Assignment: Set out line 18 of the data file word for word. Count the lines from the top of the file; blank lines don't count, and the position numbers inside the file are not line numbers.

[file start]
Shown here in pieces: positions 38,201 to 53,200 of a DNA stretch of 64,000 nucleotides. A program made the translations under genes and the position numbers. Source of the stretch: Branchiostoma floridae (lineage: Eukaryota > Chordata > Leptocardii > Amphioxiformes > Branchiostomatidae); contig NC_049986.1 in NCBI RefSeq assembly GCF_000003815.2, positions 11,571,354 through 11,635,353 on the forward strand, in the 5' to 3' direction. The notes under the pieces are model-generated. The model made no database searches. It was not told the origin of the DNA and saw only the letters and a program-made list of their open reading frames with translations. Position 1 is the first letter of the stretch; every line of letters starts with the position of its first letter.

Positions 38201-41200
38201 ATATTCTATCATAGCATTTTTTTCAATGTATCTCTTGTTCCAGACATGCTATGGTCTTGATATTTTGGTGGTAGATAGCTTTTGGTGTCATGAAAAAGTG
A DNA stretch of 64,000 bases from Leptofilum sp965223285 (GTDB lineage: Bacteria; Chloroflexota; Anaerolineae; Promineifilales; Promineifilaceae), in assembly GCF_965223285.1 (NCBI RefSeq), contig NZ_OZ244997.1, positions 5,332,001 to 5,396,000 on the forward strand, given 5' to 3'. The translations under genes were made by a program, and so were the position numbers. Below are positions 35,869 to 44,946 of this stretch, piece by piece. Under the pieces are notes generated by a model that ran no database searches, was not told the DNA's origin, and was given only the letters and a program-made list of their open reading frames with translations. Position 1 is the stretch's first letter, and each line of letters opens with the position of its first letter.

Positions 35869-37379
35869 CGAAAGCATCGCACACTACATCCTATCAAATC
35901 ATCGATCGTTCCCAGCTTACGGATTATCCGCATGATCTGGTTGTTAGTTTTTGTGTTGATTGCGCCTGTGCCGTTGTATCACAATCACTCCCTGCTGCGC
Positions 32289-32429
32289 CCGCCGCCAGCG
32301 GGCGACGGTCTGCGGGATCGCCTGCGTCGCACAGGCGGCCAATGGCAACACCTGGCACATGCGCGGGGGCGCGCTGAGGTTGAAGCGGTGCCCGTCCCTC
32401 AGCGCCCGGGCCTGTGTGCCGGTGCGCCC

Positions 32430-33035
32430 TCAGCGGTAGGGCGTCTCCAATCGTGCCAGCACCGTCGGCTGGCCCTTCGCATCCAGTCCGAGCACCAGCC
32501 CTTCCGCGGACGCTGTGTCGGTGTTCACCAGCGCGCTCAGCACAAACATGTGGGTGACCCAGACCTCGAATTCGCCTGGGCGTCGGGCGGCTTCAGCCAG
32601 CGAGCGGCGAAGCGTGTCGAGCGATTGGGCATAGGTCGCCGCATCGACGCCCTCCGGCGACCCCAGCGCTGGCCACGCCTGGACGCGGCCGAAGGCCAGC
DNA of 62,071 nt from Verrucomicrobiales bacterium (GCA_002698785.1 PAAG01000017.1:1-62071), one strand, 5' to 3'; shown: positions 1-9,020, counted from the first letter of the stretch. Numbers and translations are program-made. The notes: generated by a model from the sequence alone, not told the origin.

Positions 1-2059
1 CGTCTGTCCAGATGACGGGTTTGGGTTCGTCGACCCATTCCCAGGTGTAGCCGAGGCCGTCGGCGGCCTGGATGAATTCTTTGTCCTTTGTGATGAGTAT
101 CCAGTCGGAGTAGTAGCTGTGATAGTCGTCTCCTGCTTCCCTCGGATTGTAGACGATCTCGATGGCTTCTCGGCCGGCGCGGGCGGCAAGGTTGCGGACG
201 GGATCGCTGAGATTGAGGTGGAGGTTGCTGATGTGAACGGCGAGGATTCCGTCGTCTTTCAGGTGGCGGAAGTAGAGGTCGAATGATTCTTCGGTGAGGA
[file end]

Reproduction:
1 CGTCTGTCCAGATGACGGGTTTGGGTTCGTCGACCCATTCCCAGGTGTAGCCGAGGCCGTCGGCGGCCTGGATGAATTCTTTGTCCTTTGTGATGAGTAT